Today it would never happen thanks to animal cruelty laws, but once upon a time in Atlantic City women used to ride diving horses into an 11-foot tank at the Steel Pier.

The idea of a diving horse act came about when William "Doc" Carver, who was a champion marksman and partner of Buffalo Bill Cody and his traveling Wild West Show, left after a falling out to form his own troupe.

According to womenofageridinghorses.com, "Carver got the idea while attempting to outrun outlaws, he started over a bridge which gave way throwing he and his horse into a stream below." They started it at Electric Park in San Antonio Texas where people came from miles around to pay as much as 50 cents to see it.

via Ken Butz on YouTube
via Ken Butz on YouTube
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When Carver died his son took AJ took over the business and married the rider Sonora Webster. They would settle the show in Atlantic City.

The way they did it in Atlantic City had the horse run up a 40-foot carpeted ramp with the rider waiting on top to mount as the horse ran by to take the plunge together. The horse would then dive into an 11-foot tank and push off the bottom to spring back up. They would also throw their head so the rider had to make sure to keep her head to the side.

According to womenofagegridinghorses.com, no horse was ever injured, but the girls riding them suffered broken bones and black eyes.

via Ken Butz on YouTube
via Ken Butz on YouTube
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Tragically for Sonora Webster, in 1931, her horse Red Lips slipped while attempting a dive and fell nearly straight down, Sonora, in an attempt to avoid him flipping over sat as far back as she could but she hit the water with her eyes open. She would eventually go blind from the incident and the audience never knew.

Webster's story became a Disney film in 1991 called "Wild Hearts Can't Be Broken."

Later, Webster's sister would tell the New York Times:

"The movie made a big deal about having the courage to go on riding after she lost her sight. But, the truth was, riding the horse was the most fun you could have and we just loved it so. We didn't want to give it up. Once you were on the horse, there really wasn't much to do but hold on. The horse was in charge."

Horse diving lasted until 1978 when pressure from animal rights groups forced it to shut down.

Among the women riders was Sarah Detwiler Hart wife of the late Philadelphia Flyers announcer Gene Hart. In 1994, Donald Trump's organization tried to bring it back with mules and miniature horses but to no avail.

I polled my audience to see what they've heard of the legend of the diving horses:

Deena Gordon

I remember the diving horse. Animal abuse.

via whodee on YouTube
via whodee on YouTube
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Mark Shepperd

I remember the Chicken Man episode about it!

via Wonderbot Animals on YouTube
via Wonderbot Animals on YouTube
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Gina Preston Caplan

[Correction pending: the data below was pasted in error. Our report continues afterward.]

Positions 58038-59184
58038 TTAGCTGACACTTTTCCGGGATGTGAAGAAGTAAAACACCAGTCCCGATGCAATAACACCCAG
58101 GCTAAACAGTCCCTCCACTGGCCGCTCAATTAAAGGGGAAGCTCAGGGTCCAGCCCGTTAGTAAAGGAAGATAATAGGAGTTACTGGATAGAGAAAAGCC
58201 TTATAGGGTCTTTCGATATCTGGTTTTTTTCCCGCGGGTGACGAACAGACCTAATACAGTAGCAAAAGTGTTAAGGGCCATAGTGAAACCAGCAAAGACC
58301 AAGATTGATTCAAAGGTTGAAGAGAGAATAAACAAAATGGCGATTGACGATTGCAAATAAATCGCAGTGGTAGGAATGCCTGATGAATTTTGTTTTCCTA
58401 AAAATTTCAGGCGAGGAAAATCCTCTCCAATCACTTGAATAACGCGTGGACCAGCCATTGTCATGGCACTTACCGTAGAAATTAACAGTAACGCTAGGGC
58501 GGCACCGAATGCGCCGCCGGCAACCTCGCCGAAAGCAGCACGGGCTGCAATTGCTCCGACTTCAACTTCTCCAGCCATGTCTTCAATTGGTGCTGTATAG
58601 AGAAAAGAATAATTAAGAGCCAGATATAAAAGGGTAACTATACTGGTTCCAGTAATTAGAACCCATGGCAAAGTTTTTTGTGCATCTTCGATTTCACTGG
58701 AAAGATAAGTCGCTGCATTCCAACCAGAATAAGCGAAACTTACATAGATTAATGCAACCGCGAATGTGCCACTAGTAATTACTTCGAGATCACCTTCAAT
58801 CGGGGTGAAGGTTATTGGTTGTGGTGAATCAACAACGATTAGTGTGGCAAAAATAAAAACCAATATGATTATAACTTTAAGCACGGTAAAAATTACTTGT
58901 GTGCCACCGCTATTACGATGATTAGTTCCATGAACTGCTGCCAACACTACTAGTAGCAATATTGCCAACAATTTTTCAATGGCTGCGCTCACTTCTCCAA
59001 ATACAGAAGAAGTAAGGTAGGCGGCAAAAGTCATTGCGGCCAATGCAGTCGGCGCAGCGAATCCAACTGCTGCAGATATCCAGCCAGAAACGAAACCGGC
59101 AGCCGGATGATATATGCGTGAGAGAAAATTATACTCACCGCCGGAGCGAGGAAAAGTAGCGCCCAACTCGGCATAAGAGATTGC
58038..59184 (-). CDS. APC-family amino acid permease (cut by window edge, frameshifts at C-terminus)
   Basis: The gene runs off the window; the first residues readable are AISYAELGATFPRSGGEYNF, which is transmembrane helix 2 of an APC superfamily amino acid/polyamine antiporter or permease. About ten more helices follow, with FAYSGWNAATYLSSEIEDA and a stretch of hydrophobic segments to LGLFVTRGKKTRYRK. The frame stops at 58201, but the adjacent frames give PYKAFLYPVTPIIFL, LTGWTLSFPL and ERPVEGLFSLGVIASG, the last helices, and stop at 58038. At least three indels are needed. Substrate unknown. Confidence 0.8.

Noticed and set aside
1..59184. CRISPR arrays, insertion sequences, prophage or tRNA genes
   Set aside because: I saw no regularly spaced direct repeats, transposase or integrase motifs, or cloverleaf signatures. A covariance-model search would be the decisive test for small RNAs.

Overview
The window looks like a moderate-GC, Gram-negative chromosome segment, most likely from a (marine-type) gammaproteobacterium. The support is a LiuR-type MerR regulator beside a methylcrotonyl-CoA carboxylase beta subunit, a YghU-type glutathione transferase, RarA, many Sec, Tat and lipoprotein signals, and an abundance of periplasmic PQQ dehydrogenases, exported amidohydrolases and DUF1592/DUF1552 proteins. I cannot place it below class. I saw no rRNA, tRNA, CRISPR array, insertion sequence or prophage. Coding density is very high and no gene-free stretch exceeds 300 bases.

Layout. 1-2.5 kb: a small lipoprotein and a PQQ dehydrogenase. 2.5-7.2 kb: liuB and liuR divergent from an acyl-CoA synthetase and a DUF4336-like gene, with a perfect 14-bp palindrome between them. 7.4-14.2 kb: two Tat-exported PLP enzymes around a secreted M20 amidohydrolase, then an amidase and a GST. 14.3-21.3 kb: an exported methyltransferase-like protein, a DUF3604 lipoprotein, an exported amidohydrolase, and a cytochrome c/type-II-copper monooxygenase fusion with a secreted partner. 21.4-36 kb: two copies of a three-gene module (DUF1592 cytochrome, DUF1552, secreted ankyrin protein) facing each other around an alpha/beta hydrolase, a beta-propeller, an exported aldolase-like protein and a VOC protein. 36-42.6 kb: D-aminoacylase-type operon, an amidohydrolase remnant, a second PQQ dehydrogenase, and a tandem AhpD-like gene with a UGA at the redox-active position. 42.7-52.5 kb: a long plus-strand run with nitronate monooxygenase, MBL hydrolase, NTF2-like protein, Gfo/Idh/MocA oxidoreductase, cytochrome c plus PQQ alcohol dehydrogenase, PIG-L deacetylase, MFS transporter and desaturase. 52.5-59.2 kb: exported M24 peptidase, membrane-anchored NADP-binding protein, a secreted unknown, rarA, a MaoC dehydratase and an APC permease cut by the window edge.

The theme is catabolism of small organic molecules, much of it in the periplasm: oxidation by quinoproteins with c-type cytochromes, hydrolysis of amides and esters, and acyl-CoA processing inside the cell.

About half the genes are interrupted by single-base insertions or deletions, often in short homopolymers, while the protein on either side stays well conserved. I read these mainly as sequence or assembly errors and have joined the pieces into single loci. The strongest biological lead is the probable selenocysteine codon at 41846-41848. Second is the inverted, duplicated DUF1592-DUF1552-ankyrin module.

I read a book about them years ago.

A Girl and Five Brave Horses on Amazon
A Girl and Five Brave Horses on Amazon
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Eric Davis

I was a kid. My first taste of showbiz. It was overwhelming.

Brian Brown

I remember Thorton Mellon used to appear there with the diving horse. Years later, he went to college with his son Jason and joined the swim team. He did the triple lindy, lol.

Fred Layser

It was on the end of the steel pier. We would play the arcade games, wheels,and go on rides waiting for the next jump. I think they did it every hour or 2, Was so cool. Would spend the day on the steel pier and beach and watch the horse jump off the pier

Glenn Summers

I seem to recall hearing once that Gene Hart of the Flyers was the stage announcer for the Diving Horse

Diving Horse Scrapped
AP
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Michael Baldwin

I suppose a diving horse when I was in Cub Scouts at the Steel Pier. Years later they had Atlantic City antiques and had gathered the girls who used to ride the horse. The ladies were all up there in age and they were all in wheelchairs! I talked to a couple of them and they blame the cold Waters of the Atlantic instead of the actual dive from the top. The comedian Alan King did a all routine upon it and how they got the horses to jump by shoving a cattle prod where the sun don't shine on horses!

Annette Georgios

Saw it many times. Now I think it was cruel

via Dailymail on YouTube
via Dailymail on YouTube
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Jersey Steve Tortu

They made a movie about it it was pretty accurate

Bob Palio

Yes, the diving horse was scary to watch as a kid, but they also had coin-operated vending cages of "basketball" chickens where you put money in, the bell rang and they used their beaks to make baskets with a ping pong ball, then the chicken feed would fill the cup for the chicken to eat. As a kid it was funny, as an adult now, it was very sad

via Dailymail on YouTube
via Dailymail on YouTube
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Opinions expressed in the post above are those of New Jersey 101.5 talk show host Steve Trevelise only. Follow him on Twitter @realstevetrev.

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